This post is sponsored by Hidden Valley Ranch, all content and opinions are my own.
I have told Logan’s picky eating story dozens of times over. And for as many times as I’ve told a piece of the story, I have received emails from a handful of mothers sighing in relief that they are not the only ones going through this incredible challenge. I know their relief because I have felt it myself as a mother.
Aside from expressing their relief that someone understands the struggle they are going through everyone inevitably asks: How did you get to here from there? What can I do to best help my child eat?
I don’t have all the answers, but I will tell you our family’s tips for expanding the picky eater’s palate. And for those of you who are struggling with the same issues or have been there in the past I ask that you please share in the comments what has helped your child.
Introduce New Foods as a Part of Something they Already Eat
I am not talking about hiding foods (unless that works for you), but rather swapping out ingredients here and there to change the flavors just slightly of foods that your child will already eat.
The food category (i.e. pasta, muffin, pancake) is something the child is already comfortable with and this will help them get used adapting to flavor differences if foods that are already in their diet. There’s no need to be secretive about it. We openly discuss these changes in our home.
A few examples:
- Use different fruits (or even vegetables) in a smoothie recipes.
- Add grated fruits or vegetables to muffin recipes (i.e. pear, carrot, zucchini, apple)
- Swap regular pasta for whole wheat pasta.
- Experiment with baking with whole grains instead of all-purpose flour.
- Add different spices, zests, or seasonings to already well received recipes.
- Try new cheeses or mix-ins in Macaroni and Cheese.
Take Baby Steps with a “Focus Food”
The process is slow, and that is ok! In the past we have picked 1 – 2 new foods per month (with Logan’s input) that we were going to focus on with our end goal being that at the end of the month he would be regularly eating these things without protest.
First, we introduced the food and just required it to be on the plate without tantrums. After a few successes we required a tasting of one or two bites, and so on. Each time the bite number was increased until at the end of the month a serving was eaten with little or no complaints.
For a long time this was our main method for expanding Logan’s palate and getting him to eat new foods. This tactic proved especially useful when he was younger, because we were not as easily able to have discussions regarding the “why” parts of why eating well is important – something he understands much better now.
Create Mealtime Rules with Your Family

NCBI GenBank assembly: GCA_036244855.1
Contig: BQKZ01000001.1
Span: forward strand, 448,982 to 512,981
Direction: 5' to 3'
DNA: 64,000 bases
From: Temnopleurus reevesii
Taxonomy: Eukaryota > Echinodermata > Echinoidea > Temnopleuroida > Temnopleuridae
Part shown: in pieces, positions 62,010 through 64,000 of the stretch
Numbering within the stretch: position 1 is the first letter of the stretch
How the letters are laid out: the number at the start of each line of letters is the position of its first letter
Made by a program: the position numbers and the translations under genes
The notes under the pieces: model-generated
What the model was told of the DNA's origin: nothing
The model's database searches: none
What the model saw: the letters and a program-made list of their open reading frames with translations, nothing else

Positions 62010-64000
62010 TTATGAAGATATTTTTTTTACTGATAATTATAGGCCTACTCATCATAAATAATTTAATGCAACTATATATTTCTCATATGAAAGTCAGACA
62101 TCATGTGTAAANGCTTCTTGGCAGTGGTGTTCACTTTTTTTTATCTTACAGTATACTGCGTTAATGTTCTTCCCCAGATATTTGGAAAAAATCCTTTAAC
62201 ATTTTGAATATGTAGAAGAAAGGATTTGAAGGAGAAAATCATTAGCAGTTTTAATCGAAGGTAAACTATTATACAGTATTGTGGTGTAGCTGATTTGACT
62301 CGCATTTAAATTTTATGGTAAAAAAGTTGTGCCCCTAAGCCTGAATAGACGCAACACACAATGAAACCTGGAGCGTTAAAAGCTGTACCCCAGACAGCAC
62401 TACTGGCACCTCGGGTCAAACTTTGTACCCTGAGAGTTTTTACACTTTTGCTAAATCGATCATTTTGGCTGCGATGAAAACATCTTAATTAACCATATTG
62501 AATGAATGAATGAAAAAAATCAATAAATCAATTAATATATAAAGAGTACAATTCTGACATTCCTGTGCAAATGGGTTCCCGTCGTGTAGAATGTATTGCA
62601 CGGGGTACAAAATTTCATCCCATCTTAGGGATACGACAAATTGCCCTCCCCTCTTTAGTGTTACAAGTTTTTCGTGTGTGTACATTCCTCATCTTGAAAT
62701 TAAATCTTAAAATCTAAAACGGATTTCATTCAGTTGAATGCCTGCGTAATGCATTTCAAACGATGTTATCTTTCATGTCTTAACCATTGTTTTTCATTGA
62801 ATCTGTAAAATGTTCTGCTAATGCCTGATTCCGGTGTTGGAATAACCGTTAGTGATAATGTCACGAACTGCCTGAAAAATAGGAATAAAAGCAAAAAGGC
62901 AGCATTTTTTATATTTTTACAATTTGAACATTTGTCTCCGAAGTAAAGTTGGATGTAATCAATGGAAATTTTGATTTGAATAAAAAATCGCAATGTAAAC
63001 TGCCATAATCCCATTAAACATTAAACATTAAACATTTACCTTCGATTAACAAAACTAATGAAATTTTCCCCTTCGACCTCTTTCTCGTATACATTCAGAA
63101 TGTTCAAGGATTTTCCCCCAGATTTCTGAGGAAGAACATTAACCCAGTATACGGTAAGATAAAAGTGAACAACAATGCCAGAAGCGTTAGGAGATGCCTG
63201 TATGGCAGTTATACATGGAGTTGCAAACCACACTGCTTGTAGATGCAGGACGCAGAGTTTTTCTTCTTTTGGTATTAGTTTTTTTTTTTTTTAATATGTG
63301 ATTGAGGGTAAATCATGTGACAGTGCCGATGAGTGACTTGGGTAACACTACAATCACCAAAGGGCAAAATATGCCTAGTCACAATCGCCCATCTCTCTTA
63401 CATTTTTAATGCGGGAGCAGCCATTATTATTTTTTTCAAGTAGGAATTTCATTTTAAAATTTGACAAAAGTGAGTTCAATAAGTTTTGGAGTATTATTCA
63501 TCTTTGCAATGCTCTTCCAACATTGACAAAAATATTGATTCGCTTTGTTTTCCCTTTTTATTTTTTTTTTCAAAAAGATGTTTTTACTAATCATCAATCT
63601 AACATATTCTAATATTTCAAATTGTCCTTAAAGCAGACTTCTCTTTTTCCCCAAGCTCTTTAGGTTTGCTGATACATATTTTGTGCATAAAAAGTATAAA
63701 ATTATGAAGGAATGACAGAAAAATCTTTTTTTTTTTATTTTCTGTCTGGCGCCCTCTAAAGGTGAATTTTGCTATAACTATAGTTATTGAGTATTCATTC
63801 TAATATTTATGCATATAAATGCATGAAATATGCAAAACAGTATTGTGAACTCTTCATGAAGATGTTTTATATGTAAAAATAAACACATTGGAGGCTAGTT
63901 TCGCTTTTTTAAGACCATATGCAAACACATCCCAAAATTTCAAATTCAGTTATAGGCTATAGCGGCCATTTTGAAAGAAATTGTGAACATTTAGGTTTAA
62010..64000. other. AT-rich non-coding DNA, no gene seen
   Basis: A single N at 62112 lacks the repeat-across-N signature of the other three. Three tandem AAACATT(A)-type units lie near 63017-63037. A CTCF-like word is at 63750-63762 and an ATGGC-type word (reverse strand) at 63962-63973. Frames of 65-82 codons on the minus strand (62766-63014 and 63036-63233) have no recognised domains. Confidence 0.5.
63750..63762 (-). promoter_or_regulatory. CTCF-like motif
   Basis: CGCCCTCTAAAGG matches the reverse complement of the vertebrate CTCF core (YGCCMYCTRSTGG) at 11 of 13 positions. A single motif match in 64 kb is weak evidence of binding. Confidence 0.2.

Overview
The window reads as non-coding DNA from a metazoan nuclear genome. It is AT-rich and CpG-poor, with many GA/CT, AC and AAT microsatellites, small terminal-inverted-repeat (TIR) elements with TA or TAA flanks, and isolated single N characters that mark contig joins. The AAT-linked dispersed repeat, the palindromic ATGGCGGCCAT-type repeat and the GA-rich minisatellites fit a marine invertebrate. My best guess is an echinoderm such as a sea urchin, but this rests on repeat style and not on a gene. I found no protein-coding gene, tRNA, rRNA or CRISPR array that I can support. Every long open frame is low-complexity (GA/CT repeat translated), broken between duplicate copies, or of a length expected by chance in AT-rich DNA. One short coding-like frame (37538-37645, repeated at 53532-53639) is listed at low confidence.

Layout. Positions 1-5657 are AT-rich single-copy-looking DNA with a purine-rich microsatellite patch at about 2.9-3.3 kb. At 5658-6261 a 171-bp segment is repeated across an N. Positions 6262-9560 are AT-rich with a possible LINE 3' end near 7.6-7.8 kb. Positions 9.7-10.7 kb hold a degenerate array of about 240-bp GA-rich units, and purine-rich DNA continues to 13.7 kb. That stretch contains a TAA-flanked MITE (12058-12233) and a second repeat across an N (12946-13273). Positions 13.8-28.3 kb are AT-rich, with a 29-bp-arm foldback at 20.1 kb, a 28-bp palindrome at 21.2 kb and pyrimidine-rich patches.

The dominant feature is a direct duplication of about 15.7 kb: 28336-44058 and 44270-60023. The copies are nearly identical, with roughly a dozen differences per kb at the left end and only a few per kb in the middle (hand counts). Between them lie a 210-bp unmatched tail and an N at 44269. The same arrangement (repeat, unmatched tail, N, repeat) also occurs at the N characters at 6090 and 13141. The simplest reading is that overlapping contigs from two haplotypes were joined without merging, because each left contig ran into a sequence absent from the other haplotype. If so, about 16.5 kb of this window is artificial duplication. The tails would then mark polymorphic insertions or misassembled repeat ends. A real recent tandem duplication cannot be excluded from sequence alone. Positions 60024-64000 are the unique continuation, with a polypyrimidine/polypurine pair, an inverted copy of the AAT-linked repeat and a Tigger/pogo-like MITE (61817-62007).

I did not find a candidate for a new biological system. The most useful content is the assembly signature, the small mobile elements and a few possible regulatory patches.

I’ve learned that creating mealtime rules with my family makes my expectations about how, when, and what we eat to be perfectly clear to them.
After reading French Kids Eat Everything, we had a discussion about mealtime rules.We decided as a family that we would make mealtime that much more important by setting a nice table and eating together as often as we could (obviously things are a little crazy right now with moving, so we aren’t always perfect here). We almost always followed this already for dinner, but we decided that it was important to us to make breakfast and lunch more important.
We decided that at those meals, it was not inappropriate to require a tasting of a new food. I’m not talking about eating a whole serving, but rather to taste a good sized bite or two. This works much better for Logan than Madeline in part because he is more mature about the situation.
Just since restarting this journey with a handful of new tactics a few weeks ago, Logan has already added 3 new foods to his repertoire: couscous, rice, and pasta. This isn’t to say that he loves to eat these items or eats large servings, but he can be counted on to eat as many bites as he is old. It makes me feel better than he is eating more of what I am serving for dinner.
We also decided on a “no snacks except fruits or vegetables” policy. This has helped tremendously with the kids being properly hungry at meal times and that much more willing to taste foods because their body is actually hungry.
Introduce New Foods Using the Child’s Personal Interest
Right now Logan is obsessed with all things geography related. He is hungry for knowledge and experiences that relate towards different cultures. This easily works to my advantage! Pasta is Italian, rice is Japanese, couscous is North African…and the list goes on!
We just had a conversation the other night about printing off a world map and writing in a food for the countries Logan is interested in that we could make and taste. We had fun brainstorming ideas and discussing what foods grow where in the USA and what foods are traditionally eaten in different cultures.
Logan is fascinated to learn these things which allows him to lower the guard he has put up against new foods just enough to try it. And after all, trying it is the first step. Research has shown that it can take up to 10 times of trying a new food before a child knows if he or she even likes the food.
Do you have a picky eater? How do you help them add new foods to their diet?
More on Picky Eaters:
- Tips to Get Kids to Enjoy Fresh Vegetables
- 5 Ways to Make Food More Fun For Kids
- French Kids Eat Everything [Giveaway]
- Nutrition Tips for Picky Eaters